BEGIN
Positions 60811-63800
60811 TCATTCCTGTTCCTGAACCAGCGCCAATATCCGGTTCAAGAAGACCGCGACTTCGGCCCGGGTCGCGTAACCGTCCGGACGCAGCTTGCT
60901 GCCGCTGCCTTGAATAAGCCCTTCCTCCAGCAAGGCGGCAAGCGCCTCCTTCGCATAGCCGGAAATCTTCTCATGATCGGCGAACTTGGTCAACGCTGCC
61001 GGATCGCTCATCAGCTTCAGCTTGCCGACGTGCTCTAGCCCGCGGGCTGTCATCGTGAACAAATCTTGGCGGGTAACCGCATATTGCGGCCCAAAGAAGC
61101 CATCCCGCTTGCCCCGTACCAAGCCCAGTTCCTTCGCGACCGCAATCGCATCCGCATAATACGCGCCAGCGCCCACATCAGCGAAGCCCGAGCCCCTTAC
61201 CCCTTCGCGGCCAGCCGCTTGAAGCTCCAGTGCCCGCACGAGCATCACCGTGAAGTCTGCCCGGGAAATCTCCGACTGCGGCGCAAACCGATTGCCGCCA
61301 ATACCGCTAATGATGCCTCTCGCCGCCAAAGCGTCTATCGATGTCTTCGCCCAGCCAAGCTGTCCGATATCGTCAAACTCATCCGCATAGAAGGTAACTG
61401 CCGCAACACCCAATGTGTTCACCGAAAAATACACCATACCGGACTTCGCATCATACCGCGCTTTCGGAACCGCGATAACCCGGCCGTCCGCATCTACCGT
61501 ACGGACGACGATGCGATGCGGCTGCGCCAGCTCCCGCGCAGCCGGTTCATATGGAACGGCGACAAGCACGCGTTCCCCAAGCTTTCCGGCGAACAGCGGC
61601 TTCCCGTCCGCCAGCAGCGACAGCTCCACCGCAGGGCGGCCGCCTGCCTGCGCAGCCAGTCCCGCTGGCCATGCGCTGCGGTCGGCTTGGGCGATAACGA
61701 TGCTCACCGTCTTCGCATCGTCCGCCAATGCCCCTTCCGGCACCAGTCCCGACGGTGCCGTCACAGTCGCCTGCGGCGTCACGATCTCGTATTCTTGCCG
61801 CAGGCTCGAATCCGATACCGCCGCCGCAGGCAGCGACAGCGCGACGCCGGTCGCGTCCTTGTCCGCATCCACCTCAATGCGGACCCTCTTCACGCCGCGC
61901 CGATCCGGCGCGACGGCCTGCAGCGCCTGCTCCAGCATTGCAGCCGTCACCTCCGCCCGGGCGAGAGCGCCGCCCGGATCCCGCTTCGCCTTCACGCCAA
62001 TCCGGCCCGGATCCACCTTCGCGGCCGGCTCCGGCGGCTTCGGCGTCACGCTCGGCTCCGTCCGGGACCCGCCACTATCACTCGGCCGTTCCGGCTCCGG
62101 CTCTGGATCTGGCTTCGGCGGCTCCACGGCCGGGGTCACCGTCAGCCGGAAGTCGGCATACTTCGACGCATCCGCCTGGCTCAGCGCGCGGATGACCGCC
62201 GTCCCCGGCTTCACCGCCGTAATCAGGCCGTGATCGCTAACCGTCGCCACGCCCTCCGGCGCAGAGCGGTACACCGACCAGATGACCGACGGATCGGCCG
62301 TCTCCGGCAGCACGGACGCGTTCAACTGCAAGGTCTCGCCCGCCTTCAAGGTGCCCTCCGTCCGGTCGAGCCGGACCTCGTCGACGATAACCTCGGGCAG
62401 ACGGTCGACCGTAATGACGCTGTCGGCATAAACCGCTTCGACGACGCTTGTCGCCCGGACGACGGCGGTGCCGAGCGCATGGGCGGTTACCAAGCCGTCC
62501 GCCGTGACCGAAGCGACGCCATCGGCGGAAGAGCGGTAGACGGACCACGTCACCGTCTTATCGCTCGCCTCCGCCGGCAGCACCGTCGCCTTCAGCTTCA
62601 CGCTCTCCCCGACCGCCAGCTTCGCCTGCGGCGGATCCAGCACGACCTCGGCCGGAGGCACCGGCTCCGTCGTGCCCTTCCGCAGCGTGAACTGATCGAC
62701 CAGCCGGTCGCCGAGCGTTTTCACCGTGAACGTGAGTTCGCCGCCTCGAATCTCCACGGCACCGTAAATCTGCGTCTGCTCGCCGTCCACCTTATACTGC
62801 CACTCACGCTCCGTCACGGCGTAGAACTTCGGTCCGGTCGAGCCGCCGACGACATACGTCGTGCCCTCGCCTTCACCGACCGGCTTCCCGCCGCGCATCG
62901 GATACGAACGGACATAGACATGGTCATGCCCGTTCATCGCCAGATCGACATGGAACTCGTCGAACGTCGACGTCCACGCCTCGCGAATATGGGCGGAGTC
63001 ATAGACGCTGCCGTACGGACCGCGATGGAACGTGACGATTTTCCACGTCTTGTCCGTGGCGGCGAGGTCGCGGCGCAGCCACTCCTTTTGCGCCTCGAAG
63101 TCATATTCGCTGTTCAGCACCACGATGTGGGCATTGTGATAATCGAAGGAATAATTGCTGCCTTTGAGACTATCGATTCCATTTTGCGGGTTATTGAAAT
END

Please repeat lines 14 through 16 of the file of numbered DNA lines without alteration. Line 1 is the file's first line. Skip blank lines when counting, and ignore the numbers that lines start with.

62001 TCCGGCCCGGATCCACCTTCGCGGCCGGCTCCGGCGGCTTCGGCGTCACGCTCGGCTCCGTCCGGGACCCGCCACTATCACTCGGCCGTTCCGGCTCCGG
62101 CTCTGGATCTGGCTTCGGCGGCTCCACGGCCGGGGTCACCGTCAGCCGGAAGTCGGCATACTTCGACGCATCCGCCTGGCTCAGCGCGCGGATGACCGCC
62201 GTCCCCGGCTTCACCGCCGTAATCAGGCCGTGATCGCTAACCGTCGCCACGCCCTCCGGCGCAGAGCGGTACACCGACCAGATGACCGACGGATCGGCCG